(Easter Vigil, Mary Immaculate Church, Annerley: Saturday 6:30pm; Easter Sunday, Saint John Fisher Church, Tarragindi: Sunday 9:00am)
19/20 April 2014
There’s a beautiful reading in the Liturgy of Holy Saturday. It’s from an ancient homily for Holy Saturday. It speaks of what we call “the harrowing of hell” or as we profess in the creed, when Christ “descended into hell.” This, of course, is not the hell of the damned, but rather what is in other places called “the underwold.” Christ descended into hell to bring forth all those whom he had created but who lived before his saving death and resurrection. Christ goes to hell to call forth Adam and Eve, all the patriarchs and prophets, all God’s holy people who had lived through the ages before him, and who slept in the sleep of death – and he calls them to come and share in his resurrection. He goes to the underworld to call the dead to heaven.
Christ goes down into the underworld and searches for our ancestors, like a shepherd searching for a lost sheep. On finding them he takes them by the hand and says “Awake, O sleeper, and rise from the dead, and Christ will give you light.”
Christ orders those held in the bondage of death to arise, because he says, “I did not create you to he held a prisoner in hell. Rise from the dead, for I am the life of the dead. Rise up, work of my hands, you who were created in my image. Rise, let us leave this place, for you are in me and I am in you; together we form only one person and we cannot be separated.”
The image of Christ setting free all those who were held in the sleep of death says something of what Christ wants to do for us. It speaks of what Easter does for us.
We are like our ancestors, bound by death, to the extent that we are bound by our sins. Our sins rob us of freedom. If we are made in the image of God, then they tarnish that image. If we are one with Christ, then our sins damage that unity, that communion with Christ, because he had no sin in him. And to the extent that sin has overtaken us, we are separated from Christ – unlike him.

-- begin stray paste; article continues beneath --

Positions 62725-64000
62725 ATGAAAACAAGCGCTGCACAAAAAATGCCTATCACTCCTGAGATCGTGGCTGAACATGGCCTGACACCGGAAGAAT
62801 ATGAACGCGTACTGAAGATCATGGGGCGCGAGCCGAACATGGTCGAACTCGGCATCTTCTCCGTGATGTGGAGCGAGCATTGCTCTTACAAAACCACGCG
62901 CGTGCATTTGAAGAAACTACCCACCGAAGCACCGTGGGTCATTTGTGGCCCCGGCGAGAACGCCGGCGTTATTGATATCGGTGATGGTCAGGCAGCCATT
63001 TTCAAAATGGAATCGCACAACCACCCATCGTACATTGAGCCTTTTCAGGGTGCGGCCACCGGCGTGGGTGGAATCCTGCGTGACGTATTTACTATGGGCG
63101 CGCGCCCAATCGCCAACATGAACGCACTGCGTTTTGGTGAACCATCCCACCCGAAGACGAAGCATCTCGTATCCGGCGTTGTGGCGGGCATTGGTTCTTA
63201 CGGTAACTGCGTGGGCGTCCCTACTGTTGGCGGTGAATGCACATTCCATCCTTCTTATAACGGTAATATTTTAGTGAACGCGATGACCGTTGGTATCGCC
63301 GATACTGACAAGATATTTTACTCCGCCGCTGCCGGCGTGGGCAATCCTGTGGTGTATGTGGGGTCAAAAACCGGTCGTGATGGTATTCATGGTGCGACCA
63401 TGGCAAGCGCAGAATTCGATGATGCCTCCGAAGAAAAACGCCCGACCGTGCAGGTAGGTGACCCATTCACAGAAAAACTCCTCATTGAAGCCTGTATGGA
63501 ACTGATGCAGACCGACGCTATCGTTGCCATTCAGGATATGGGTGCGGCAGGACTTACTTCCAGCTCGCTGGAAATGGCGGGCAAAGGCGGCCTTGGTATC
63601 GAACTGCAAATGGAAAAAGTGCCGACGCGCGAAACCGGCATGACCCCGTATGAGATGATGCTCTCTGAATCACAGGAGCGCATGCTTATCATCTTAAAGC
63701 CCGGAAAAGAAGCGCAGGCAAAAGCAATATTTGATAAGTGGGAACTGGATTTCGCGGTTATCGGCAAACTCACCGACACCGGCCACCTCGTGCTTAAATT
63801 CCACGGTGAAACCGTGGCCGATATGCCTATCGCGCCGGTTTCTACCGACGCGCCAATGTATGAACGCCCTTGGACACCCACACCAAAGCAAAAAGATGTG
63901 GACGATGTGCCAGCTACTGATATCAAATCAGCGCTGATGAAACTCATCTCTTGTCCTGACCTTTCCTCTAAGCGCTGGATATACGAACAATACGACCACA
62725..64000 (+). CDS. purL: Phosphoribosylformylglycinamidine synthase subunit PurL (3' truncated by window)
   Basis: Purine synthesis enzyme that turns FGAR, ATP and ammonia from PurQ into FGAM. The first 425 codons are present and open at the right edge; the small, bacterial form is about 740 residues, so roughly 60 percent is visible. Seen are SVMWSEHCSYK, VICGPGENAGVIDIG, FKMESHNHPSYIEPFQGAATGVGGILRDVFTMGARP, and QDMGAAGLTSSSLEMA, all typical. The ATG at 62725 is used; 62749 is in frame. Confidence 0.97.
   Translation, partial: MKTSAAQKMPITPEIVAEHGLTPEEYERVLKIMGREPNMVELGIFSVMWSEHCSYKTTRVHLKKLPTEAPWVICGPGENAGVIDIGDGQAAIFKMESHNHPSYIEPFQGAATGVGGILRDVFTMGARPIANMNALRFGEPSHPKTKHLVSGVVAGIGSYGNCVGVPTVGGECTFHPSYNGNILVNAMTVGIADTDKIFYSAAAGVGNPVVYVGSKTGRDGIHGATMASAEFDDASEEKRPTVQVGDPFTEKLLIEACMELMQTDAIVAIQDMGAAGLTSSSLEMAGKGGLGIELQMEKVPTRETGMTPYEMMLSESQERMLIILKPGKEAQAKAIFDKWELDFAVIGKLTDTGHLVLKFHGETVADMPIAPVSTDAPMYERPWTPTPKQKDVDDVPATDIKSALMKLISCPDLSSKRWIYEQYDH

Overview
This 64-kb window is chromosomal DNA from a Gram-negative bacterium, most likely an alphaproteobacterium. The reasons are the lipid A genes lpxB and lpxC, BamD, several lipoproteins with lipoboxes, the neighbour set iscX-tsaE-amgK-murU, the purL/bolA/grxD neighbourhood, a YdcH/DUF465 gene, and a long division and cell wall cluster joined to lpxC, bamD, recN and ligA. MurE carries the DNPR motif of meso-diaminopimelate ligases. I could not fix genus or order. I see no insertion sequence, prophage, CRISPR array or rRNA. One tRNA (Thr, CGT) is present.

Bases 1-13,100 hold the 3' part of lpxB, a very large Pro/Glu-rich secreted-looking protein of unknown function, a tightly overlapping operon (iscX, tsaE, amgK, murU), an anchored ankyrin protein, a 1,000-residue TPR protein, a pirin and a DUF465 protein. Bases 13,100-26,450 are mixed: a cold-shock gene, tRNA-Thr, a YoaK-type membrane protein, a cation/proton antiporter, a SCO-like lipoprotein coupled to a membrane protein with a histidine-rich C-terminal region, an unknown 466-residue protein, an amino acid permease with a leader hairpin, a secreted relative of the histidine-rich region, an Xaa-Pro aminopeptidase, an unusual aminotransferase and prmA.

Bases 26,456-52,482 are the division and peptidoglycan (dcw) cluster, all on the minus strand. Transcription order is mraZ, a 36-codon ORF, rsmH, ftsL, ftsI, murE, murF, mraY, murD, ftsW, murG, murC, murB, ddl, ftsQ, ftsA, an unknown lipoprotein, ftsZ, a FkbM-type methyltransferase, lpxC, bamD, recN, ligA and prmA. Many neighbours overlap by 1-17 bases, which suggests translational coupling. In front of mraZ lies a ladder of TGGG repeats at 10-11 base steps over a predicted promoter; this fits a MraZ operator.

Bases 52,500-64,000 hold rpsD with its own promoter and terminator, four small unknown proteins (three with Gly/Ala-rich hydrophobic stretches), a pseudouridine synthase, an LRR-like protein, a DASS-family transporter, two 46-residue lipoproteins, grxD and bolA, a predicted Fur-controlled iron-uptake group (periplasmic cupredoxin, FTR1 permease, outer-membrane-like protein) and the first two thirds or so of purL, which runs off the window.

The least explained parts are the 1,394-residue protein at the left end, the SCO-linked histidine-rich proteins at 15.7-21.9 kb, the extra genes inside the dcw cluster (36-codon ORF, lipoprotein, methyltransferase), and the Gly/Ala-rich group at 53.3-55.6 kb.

Just as the enemy led our forebears out of the paradise they once enjoyed, so too the enemy leads us away from innocence. We also suffer the effects of evil around us in its various forms … we suffer because things are not at rights with God.
In the Easter mystery, Christ comes to us. He comes and searches us out. He goes down to the depths of our misery and suffering to transform it.
There is no sin from which Christ can’t restore us. There is nothing which ultimately can separate us from his love – his love is greater. Even death itself, which seems to be the final victor – even death is conquered by Christ in his resurrection.
It is our Easter faith that the light of Christ has come into the world – a light that the darkness can never overcome. This light has been given to us in the faith we received at baptism, and on this feast of Easter we will solemnly renew our baptismal promises … to allow God to enliven that gift of faith that is within us.
As we come to this Easter Mass, perhaps there might be some part of our lives that is in particular need of Christ to transform. Perhaps there is some particular area of darkness, suffering or even sin. We might even be conscious of this need in someone close to us – someone who is dear to us, for whom we are praying. On this night/day, let’s ask Christ to reveal to us the healing power of his resurrection. That he, who descended to the underworld to bring forth the dead into the light of his kingdom, may similarly bring new life to us, and may shed his redeeming light into any darkness we know and experience.
Let’s also be reminded this day/night, that the relationship that Christ the Son had with his Father in the Spirit of love, was one that reached out to embrace and draw into itself all of creation. And so all the gifts and graces of faith that we receive are meant to be shared.
May our celebration of the Easter mysteries therefore remind us that we are called to live as an Easter people … people who bring the light of Christ to any darkness we see around us; a people who go out to draw others into the embrace of God; so that all people may know the reconciliation that Christ has gained for us.